the people i'm competing against are the ones who have the choice of being nice or not. some people choose to be nice when they can just as easily be mean/unfriendly. some people don't have that choice. they are dealt the nice card in life and they have no choice but to play it. these people are nice by default. however, i'm probaby not nice by default. i say lots of borderline mean things, i like to make fun of things/people, i revel in death destruction and other mean sounding d-words. but here's the thing, all that aside, i mean well. and for those who know me, who truly know me, they know that i'm top ten nice. no questions asked.
of course, i've asked many people to confirm this tidbit about myself and they all laugh in my face. they immediately push me down to top (ten) thousand nice or even worse, not nice at all. it's all a bit rude i'd say. i mean, that's not nice of them, to dash my glorious self image. the thing that gets brought up time and time again is that i'm nice on the outside but only because i get something back in return. which apparently negates the nice involved. much like a selfish person doing good deeds versus a selfless person doing them.
i'm inherently not nice, but since i get something out of it, i might do nice things. is that so wrong? most of life is an exchange anyway. why in the world would anyone be nice just on principle? in the cosmic scheme of things, most people are nice so that they can reap nice down the road. is it so wrong that i'm probably more calculating than the average purveyor of nice? where does it say that nice has to be done selflessly?
6.01.2006 : 2:02 PM :
hey, be a man. being a man means many things. i recently took a 65-question "are you a good catch?" quiz from men's health magazine and scored into a healthy 30% percentile -- and that might be a bit generous. you had to answer "yes" or "no" to essential man questions such as "can you row a boat?" "can you fix the fuse in the dark?" "can you chop wood?" "can you make one meal better than anyone else?" "can you unclasp a bra with one hand?" "can you do three pull-ups without struggling?" needless to say, many of these requirements weren't exactly my areas of expertise. there was no "do you sing the hooks to super cheesy love songs at random?" question. otherwise i might have ruined the curve.
aside from establishing james as top tier on this test (he brought the test to our attention, surprise), we found out that the maximum fun could be had by comparing my score against the various girls who took the test. lynn, for example, easily reached first tier status. but she might be a skewed example since she's a michigan girl. and most michigan girls i know are far superior to other girls in terms of rowing boats, fixing fuse boxes, and chopping wood. when queried if she could hang a ceiling light fixture, lynn asked "hardwire?" that's the kind of answer that gets a round of applause from the guys. keep in mind that this is coming from a girl who we had to teach to make spaghetti. michigan girls are a different breed.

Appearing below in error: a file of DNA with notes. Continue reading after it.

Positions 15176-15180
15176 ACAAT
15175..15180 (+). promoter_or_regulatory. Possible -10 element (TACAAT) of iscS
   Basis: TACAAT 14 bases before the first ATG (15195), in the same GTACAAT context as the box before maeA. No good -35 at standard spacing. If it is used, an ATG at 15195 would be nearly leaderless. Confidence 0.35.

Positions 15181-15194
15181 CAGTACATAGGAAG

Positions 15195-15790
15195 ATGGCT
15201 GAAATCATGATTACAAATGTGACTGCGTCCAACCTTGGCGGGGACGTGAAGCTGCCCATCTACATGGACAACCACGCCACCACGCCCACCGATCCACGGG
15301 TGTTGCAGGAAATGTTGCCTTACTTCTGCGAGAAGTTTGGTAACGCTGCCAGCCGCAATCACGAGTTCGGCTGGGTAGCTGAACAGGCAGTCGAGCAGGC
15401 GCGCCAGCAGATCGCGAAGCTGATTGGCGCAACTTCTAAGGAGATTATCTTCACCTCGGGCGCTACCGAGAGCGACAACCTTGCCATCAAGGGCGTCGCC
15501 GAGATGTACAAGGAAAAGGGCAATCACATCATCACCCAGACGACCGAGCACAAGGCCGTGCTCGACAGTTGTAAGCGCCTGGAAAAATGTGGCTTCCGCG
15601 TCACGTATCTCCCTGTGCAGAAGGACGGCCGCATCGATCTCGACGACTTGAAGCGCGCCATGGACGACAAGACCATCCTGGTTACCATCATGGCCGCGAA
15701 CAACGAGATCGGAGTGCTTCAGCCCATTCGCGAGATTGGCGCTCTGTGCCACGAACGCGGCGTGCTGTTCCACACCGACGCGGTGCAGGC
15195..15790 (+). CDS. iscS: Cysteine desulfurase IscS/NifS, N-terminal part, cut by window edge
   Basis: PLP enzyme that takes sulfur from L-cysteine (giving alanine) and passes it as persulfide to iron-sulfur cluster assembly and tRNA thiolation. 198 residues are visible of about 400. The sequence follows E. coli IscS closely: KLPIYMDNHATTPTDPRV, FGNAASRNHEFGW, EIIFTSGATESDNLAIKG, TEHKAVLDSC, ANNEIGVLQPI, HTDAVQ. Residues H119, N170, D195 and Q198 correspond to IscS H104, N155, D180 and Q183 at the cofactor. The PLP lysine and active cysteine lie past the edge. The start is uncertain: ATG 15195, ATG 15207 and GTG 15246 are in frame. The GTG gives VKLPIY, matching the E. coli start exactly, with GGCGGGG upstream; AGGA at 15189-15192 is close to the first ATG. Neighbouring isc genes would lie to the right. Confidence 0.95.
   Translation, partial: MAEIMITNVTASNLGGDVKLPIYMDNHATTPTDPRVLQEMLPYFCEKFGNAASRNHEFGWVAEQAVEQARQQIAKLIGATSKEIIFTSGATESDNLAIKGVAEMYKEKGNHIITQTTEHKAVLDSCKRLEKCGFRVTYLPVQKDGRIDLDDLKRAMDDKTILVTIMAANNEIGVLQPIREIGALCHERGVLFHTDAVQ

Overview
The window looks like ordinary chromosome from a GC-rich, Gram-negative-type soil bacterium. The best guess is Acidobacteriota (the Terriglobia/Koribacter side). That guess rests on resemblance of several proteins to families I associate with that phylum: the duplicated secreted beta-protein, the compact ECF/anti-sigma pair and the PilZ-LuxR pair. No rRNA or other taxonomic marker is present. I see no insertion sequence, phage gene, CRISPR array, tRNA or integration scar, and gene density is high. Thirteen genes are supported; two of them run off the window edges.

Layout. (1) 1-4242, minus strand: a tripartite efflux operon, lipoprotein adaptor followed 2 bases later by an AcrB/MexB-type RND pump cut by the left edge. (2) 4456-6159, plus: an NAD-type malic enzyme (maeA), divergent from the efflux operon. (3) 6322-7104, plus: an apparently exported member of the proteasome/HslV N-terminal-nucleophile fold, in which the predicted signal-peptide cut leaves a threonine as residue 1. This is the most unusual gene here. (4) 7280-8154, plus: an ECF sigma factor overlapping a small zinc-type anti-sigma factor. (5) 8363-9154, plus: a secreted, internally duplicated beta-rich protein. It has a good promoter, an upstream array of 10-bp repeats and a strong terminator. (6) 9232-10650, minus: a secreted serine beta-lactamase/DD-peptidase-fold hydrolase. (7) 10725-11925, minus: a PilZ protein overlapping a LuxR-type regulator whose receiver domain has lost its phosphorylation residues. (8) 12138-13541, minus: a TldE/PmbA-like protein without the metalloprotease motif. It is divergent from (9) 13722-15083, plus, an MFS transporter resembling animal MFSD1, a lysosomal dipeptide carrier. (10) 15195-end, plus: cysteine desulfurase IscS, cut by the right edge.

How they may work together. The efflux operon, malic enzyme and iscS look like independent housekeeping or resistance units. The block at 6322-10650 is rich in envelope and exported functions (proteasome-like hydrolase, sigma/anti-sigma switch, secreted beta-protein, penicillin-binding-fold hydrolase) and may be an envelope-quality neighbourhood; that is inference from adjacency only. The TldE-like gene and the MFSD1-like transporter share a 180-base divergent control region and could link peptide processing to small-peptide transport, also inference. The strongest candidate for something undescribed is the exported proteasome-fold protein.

if you read over the popular "man rules" that have been around the internet for awhile, you'll touch upon one rule that states: "women who claim they 'love to watch sports' must be treated as spies until they demonstrate knowledge of the game..." it's recently become very cool for women to know sports. guys shamelessly feed this attention grabbing scheme. any time a girl can give you the playoff statistics of jason kidd, or knows more than five football players, she gets an automatic "wow, this chick is cool" nod from the boys. of course, nowadays, a girl saying she likes sports is similar to a guy saying he has a big dick. you gotta see it to believe it.
and many girls fail this "do you know sports" test. they can sit there and provide accurate commentary about asymmetrical sock length and ball player's girlfriends sitting on the sidelines but when it comes down to the actual game itself, they are lost. i have nothing against that. i mean, if you don't understand some (most) of the rules of a sporting event, you can still thoroughly enjoy the experience. i know lots of guys who posture as if they know sports, only to be exposed by a mere "offsides! shaq's offsides! and he's roughing! don't the refs see that?!" comment. members of both sexes pretend to know more about sports than they do. but only girls use it to elevate themselves to a potentially higher dating class. does it work though? um, yes. yes it does.